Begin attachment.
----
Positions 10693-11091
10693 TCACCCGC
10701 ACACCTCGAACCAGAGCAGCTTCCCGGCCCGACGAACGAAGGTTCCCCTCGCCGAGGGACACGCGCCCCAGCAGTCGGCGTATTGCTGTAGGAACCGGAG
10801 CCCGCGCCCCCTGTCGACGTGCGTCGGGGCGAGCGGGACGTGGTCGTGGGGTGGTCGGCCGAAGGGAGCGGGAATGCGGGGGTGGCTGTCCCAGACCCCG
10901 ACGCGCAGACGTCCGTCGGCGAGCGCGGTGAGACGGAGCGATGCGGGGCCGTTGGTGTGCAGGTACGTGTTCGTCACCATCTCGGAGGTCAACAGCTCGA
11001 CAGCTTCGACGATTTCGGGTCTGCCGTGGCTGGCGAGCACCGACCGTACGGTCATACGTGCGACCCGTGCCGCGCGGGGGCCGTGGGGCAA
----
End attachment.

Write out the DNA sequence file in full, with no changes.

Positions 10693-11091
10693 TCACCCGC
10701 ACACCTCGAACCAGAGCAGCTTCCCGGCCCGACGAACGAAGGTTCCCCTCGCCGAGGGACACGCGCCCCAGCAGTCGGCGTATTGCTGTAGGAACCGGAG
10801 CCCGCGCCCCCTGTCGACGTGCGTCGGGGCGAGCGGGACGTGGTCGTGGGGTGGTCGGCCGAAGGGAGCGGGAATGCGGGGGTGGCTGTCCCAGACCCCG
10901 ACGCGCAGACGTCCGTCGGCGAGCGCGGTGAGACGGAGCGATGCGGGGCCGTTGGTGTGCAGGTACGTGTTCGTCACCATCTCGGAGGTCAACAGCTCGA
11001 CAGCTTCGACGATTTCGGGTCTGCCGTGGCTGGCGAGCACCGACCGTACGGTCATACGTGCGACCCGTGCCGCGCGGGGGCCGTGGGGCAA